More from her PBS biography:

    “Between 1900 and 1910 she was arrested some 30 times after leading her followers in the destruction of one water hole after another with cries of “Smash, ladies, smash!” Prize-fighter John L. Sullivan was reported to have run and hid when Nation burst into his New York City saloon. Self-righteous and formidable, Nation mocked her opponents as “rum-soaked, whiskey-swilled, saturn-faced rummies.”

    Quite a gal, and her gift for invective reminds me a lot of Sarah!

  30. Comrade PhysioProf on 30 Nov 2010 at 2:25 pm #

    Dude, instead of confirmation-bias trolling Wikipedia and PBS, how about telling us what “things” the “activist” Sarah Palin is gonna “get done”? We’re still waiting.

  31. JackDanielsBlack on 30 Nov 2010 at 3:39 pm #

    Using the royal “we” now, CPP? I am a little disappointed that I haven’t been able to provoke your usual juvenile torrent of cussin’ on this thread. Maybe next time?

  32. Historiann on 30 Nov 2010 at 3:51 pm #

    How did a thread on feminist history turn into a pi$$ing contest between a couple of doods?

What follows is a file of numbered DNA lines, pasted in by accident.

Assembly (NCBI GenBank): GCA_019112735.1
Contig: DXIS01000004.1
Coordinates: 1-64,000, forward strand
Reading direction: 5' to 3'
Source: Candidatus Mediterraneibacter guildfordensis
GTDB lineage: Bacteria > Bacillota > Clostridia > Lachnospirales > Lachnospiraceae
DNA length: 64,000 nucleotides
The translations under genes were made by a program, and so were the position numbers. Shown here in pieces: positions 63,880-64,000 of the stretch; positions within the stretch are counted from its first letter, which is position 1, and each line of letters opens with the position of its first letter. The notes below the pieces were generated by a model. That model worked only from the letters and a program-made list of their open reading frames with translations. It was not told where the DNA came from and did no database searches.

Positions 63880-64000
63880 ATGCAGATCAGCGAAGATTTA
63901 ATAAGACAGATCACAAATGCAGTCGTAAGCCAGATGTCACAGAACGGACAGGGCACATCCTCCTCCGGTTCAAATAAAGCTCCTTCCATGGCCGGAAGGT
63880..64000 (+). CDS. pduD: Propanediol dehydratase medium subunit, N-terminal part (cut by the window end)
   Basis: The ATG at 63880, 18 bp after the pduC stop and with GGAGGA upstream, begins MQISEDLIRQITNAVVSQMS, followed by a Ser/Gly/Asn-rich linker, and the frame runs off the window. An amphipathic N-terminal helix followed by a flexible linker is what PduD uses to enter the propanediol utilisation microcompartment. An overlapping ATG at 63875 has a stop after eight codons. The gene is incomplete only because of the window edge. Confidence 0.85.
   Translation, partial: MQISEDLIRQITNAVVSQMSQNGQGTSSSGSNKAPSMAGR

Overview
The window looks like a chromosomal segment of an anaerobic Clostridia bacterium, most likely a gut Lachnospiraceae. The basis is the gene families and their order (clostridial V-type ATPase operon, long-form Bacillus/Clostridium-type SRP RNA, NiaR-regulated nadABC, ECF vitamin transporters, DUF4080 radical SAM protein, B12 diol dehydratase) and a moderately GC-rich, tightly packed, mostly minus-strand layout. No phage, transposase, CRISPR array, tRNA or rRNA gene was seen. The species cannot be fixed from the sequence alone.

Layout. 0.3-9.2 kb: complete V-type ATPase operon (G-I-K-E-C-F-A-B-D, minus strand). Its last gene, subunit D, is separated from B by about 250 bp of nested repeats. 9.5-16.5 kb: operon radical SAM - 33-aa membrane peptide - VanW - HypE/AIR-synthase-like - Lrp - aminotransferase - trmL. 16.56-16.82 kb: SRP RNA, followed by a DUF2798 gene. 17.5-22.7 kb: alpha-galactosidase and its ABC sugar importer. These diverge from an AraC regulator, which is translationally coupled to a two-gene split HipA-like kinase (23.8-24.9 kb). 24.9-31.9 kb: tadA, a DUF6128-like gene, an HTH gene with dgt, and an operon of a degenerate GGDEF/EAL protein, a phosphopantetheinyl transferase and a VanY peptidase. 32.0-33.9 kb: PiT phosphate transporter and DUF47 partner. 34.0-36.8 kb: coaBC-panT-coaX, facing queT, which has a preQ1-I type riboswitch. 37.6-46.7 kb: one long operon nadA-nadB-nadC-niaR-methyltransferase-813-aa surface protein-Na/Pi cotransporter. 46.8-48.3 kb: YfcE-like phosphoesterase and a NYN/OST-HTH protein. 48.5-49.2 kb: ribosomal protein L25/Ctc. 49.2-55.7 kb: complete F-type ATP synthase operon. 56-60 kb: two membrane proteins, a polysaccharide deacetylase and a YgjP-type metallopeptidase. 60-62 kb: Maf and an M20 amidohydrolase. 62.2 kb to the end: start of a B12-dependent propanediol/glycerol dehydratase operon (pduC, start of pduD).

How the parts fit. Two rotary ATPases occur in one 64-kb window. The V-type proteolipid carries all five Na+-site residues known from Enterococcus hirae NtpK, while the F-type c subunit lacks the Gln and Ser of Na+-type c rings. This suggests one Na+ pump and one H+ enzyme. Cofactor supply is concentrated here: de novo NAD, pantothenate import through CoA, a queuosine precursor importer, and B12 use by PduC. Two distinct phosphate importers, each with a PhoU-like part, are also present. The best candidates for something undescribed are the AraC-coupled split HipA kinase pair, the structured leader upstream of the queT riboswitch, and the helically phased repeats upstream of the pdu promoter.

Just askin’. And, thanks for your cooperation.

  33. Comrade PhysioProf on 30 Nov 2010 at 6:49 pm #

    Sorry about the d00dly derailing, Historiann.

  34. Historiann on 30 Nov 2010 at 6:55 pm #

    S’okay. (Fratguy picked up the rope, too.)

  35. Emma on 01 Dec 2010 at 9:39 am #

    How did a thread on feminist history turn into a pi$$ing contest between a couple of doods?

    And here I was, trying to start a catfight among the gurlz.

  36. Cor on 05 Dec 2010 at 11:29 pm #

    Third Wave feminism–whatever that is

    I like Alison Piepmeyer’s short and sweet article on the distinction between “postfeminism” and the third wave.